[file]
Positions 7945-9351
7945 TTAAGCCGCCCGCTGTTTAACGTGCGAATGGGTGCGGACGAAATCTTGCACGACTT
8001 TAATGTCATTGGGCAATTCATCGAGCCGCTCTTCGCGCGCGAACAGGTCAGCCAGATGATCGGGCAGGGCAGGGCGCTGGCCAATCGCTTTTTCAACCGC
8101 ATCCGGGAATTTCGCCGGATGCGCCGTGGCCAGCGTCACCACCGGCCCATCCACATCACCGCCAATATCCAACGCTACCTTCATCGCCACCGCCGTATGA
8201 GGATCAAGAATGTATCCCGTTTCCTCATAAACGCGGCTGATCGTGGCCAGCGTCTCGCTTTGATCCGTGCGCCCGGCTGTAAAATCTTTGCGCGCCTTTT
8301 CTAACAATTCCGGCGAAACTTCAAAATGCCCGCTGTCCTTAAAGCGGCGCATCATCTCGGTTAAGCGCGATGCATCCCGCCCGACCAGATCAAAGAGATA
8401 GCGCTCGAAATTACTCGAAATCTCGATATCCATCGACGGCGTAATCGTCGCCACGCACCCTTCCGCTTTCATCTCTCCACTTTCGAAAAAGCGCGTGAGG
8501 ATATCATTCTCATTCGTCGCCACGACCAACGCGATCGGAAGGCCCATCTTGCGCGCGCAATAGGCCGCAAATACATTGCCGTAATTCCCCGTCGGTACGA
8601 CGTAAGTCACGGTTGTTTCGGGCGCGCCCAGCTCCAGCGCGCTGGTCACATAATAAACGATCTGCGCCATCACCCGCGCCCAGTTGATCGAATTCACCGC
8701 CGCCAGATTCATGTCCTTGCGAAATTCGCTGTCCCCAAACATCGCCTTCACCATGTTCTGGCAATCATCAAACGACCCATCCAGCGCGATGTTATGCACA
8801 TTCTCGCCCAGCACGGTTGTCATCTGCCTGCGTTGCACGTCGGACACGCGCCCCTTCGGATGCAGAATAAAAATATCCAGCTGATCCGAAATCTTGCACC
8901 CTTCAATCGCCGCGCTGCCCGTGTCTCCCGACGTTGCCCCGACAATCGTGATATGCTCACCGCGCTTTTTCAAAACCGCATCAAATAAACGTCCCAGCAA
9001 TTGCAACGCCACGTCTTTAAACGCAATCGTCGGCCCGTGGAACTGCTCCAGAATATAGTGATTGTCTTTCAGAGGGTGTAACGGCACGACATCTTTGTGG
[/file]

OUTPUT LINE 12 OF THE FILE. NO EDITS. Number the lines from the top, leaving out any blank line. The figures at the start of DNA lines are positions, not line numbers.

8901 CTTCAATCGCCGCGCTGCCCGTGTCTCCCGACGTTGCCCCGACAATCGTGATATGCTCACCGCGCTTTTTCAAAACCGCATCAAATAAACGTCCCAGCAA